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DURHAM: I would say, “Make your lawyer part of your team. Have him or her know your business and know where you’re heading with your business, and they can bring their expertise to bear on the problems you may be facing.”
LORIMER: I once went into a markman hearing, where the judge determines what the claim terms mean in patent. Oftentimes the whole case turns on what the judge decides those words in the claim of a patent mean, and it didn’t go too well. A couple months later the judge issued his ruling. And on about 10 issues we won on two, and they won on eight. I called my client to give him the good news, and he said, “What’s the bottom line?” I said, “Well, we’re in a dirt clod fight. The judge gave them eight dirt clods and gave us two. We’ve just got to throw really accurately.”
What you have to do is get a lawyer who appreciates efficiency and has a really good aim with those dirt clods, because anybody can spend money. Anybody can bill you out of the wazoo, but you need a lawyer who will focus on the issues and really get to the bottom line as quickly and efficiently and fairly as he can.
GAYLORD: You also have to have lawyers who listen to what your problem is from the beginning and don’t evaluate or jump on what the issue is and try to control it. Lawyers need to think about what is in the best interest of the client. You have to look at what the financial aspect of the case is and how you’re going to get the results that are the best interest of that client.
We all have conflicts because we want to get paid, but you’re going to get paid more if you come to quick resolution as opposed to dragging a case out—because the client is going to respect you more—which is why mediation is always a good result if you can get there quickly.
If the issues can’t be resolved quickly, you have to talk with your client about how you’re going get to mediation and resolve the case without retractive litigation—that ends up costing the client the most. And you need to think about the case beyond what you’re working on because that ultimately is going to be where we continue to get work referred to us.
JENSEN: It’s been difficult through the economic tough times, because a lot of times clients will call you up and say, “Let me run an idea by you,” or “Have you got time to review a document or something.” Those calls don’t come as often, and it’s because of their own budget concerns.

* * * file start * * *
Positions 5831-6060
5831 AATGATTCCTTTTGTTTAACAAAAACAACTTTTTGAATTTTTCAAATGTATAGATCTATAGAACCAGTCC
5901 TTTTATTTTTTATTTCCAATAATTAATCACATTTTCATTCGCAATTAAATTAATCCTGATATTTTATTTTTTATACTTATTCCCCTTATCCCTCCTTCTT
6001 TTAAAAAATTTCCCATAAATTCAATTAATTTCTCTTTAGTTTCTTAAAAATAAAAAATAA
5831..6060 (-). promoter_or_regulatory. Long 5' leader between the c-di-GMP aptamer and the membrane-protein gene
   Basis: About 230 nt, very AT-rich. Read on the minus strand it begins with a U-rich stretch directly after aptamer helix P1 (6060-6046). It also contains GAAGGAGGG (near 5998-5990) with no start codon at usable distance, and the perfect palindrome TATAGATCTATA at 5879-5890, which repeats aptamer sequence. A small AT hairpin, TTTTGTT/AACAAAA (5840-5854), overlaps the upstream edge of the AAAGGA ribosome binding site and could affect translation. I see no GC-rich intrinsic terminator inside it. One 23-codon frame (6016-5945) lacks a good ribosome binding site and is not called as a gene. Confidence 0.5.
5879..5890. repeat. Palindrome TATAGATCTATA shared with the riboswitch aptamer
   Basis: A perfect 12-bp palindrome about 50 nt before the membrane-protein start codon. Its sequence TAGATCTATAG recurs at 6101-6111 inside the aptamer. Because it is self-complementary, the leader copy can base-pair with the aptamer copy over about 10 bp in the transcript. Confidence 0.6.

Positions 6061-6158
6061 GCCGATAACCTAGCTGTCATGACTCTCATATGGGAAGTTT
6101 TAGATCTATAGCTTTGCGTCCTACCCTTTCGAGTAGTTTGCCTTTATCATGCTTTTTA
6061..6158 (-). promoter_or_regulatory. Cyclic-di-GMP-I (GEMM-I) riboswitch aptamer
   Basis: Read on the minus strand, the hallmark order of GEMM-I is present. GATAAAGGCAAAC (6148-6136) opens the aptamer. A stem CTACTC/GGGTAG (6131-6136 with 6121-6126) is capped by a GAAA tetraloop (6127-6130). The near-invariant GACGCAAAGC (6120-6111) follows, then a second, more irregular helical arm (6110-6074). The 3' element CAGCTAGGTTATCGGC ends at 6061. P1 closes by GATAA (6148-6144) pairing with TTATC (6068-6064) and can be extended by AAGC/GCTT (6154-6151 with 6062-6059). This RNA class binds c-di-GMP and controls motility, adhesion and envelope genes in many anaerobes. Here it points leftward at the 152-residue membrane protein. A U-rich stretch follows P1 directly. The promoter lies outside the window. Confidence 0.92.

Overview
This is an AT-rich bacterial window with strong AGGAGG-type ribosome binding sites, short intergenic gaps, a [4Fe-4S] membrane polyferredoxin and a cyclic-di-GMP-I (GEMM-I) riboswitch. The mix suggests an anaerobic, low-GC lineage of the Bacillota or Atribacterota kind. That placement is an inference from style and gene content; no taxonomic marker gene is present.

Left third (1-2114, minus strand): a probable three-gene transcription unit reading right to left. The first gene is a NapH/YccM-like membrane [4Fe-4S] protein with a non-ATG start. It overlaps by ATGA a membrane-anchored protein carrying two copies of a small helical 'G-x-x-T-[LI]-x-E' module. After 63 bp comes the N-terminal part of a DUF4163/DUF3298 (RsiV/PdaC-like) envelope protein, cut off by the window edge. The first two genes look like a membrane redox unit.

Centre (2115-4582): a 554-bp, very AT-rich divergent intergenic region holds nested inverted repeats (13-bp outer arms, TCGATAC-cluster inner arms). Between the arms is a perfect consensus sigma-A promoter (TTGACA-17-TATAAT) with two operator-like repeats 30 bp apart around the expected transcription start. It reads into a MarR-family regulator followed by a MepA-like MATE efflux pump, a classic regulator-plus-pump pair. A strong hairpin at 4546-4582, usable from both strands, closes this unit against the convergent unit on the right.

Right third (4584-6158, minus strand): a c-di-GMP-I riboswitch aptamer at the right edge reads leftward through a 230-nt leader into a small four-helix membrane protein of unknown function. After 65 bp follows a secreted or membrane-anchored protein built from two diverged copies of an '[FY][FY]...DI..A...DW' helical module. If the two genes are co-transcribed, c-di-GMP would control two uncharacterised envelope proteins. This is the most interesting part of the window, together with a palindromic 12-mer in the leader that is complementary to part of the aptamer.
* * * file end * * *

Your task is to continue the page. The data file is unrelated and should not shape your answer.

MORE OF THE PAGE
But one thing lawyers can do is always maintain those relationships and let clients know that we’re here for them. Prevention is important—let’s not wait until the problems or the litigation arise. Come in now. Let’s talk about the preventative measures can we take. What practices can you adopt in your business and how can we help you to maybe avoid those problems?
DAVIS: We’ve seen similar situations come up recently, especially in this recessionary period, where our best clients have gone through some difficult times. And they’re now saying, “Rather than sit and weep about what happened and cut back on attorneys fees, why don’t we look back and debrief on how we got where we were and what can we change in our systems so we don’t go there again?
Those are the type of counseling sessions that are almost unique at this point in our economy because we can now do that. As we come out of the recession, looking forward, we can be more comfortable with the positions we’re taking with our contracts. We can say, “This is the approach we need to take in the defensive position,” so we’re not attacked later on. That’s where, frankly, we’ll be making great profits for our clients.
ROBINSON: In the construction sector, we frequently have clients for whom that prevention really is important—and if clients would meet with us up front to have their construction contracts reviewed and revised, they would not necessarily need to deal with us as the attorneys at law at the end of the project, resolving disputes.
POS: Another factor in law firm relationships with clients is we have become historians to a lot of our clients. In-house counsel come and go. A law firm relationship with a company can span 25, 50, 100 years—you provide a lot of institutional knowledge to the new leaders in these companies, and that adds great benefit. We have two clients that have been with us for more than 100 years.
BARKER: I’ve worked in employee benefits. An example there is the last few years people have been cutting way back on employee benefits because of the cost. One of the opportunities is to sit down and say, “We were stuck in something that was very difficult to get out of. Anticipating what might happen over the next number of years, let’s see if we can’t get a more flexible employee benefit structure.”
It’s a great opportunity right now. Clients are very anxious to hear that because they’ve been burned in a big way over the last number of years because of the economic downturn.